HPV vaccination rate in South lags behind the rest of US

November 7, 2013

Young women in the South lag behind their counterparts in other regions around the US when it comes to human papillomavirus (HPV) vaccination, according to a recent study in Vaccine.

 

Young women in the South lag behind their counterparts in other regions around the US when it comes to human papillomavirus (HPV) vaccination, according to a recent study in Vaccine.

Researchers at the University of Texas Medical Branch at Galveston used data from the Behavioral Risk Factor Surveillance System that had been collected between 2008 and 2010. Twelve states were chosen to represent 4 regions in the country: the Northeast (Connecticut, Massachusetts, Pennsylvania, Rhode Island); the Midwest (Kansas, Minnesota, Nebraska); the West (Wyoming); and the South (Delaware, Oklahoma, Texas, West Virginia).

Across all 4 regions, an average of 28% of women reported beginning the vaccine regimen and 17% indicated that they had completed the 3-dose series over the 3-year period studied. The Northeast region had the highest rate of HPV vaccination initiation and completion at 37.2% and 23.1%, respectively. The South had significantly lower rates of initiation (14%) and completion (6%). Rates of 28.7% and 19.3%, respectively, were seen in a combination of the Midwest/West.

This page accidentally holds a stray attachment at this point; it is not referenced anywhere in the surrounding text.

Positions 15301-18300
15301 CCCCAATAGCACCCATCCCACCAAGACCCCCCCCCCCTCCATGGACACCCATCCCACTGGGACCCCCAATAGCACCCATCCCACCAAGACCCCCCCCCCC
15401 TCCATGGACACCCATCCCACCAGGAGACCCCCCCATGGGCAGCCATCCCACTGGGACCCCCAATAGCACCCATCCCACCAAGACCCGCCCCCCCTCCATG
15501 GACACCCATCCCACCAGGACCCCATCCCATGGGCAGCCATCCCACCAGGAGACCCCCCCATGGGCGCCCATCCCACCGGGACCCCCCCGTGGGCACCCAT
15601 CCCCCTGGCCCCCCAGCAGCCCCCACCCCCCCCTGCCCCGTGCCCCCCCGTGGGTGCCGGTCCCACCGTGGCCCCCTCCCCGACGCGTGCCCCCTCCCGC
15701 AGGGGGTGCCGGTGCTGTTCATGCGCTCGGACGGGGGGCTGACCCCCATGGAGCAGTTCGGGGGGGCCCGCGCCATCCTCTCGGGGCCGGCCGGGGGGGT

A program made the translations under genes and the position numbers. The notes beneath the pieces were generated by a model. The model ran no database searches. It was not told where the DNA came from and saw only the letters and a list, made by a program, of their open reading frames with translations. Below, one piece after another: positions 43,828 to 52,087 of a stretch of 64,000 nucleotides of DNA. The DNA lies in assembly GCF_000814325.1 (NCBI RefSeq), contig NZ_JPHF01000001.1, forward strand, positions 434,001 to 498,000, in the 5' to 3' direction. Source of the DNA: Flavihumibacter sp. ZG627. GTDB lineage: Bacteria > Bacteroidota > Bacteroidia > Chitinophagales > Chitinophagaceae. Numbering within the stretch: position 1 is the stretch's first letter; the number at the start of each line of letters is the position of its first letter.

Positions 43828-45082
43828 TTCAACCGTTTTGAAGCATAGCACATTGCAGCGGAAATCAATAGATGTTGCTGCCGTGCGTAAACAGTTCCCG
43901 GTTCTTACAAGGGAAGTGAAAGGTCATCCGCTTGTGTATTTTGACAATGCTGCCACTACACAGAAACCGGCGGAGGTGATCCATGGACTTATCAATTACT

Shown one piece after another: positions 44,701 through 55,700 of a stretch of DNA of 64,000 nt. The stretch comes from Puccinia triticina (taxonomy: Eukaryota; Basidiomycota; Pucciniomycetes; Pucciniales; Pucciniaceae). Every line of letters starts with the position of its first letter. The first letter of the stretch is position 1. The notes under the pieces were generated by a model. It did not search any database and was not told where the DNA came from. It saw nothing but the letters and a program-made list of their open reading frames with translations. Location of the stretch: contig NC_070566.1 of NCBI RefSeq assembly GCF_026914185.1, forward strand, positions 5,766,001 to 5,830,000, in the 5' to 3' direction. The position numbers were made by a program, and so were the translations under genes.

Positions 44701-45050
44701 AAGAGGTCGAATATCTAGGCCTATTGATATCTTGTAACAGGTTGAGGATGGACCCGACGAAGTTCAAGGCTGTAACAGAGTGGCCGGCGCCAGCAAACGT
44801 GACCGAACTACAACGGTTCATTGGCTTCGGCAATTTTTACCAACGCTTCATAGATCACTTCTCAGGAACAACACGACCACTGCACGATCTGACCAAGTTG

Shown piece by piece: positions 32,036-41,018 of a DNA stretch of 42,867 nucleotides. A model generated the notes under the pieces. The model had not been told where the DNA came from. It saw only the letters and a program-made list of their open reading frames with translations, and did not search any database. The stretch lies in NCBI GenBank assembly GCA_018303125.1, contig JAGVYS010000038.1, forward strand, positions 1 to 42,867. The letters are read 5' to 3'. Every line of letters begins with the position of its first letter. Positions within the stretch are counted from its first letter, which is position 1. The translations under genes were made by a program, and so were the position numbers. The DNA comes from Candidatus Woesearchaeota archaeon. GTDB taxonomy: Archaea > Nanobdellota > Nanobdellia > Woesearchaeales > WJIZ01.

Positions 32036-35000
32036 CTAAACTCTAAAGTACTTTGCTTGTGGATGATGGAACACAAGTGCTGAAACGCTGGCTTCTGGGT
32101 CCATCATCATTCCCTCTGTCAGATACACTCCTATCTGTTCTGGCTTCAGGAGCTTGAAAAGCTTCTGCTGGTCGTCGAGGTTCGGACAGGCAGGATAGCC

Even after adjusting for a number of variables such as age, marital status, and routine medical checkups, women in the South were still less likely to begin and complete the vaccination than their counterparts.

One potential sign of hope is that the South’s initiation rate rose from 14% in 2008 to 22.5% in 2010, although this still pales in comparison to the 44.1% initiate rate for the Northeast in 2010. 

 

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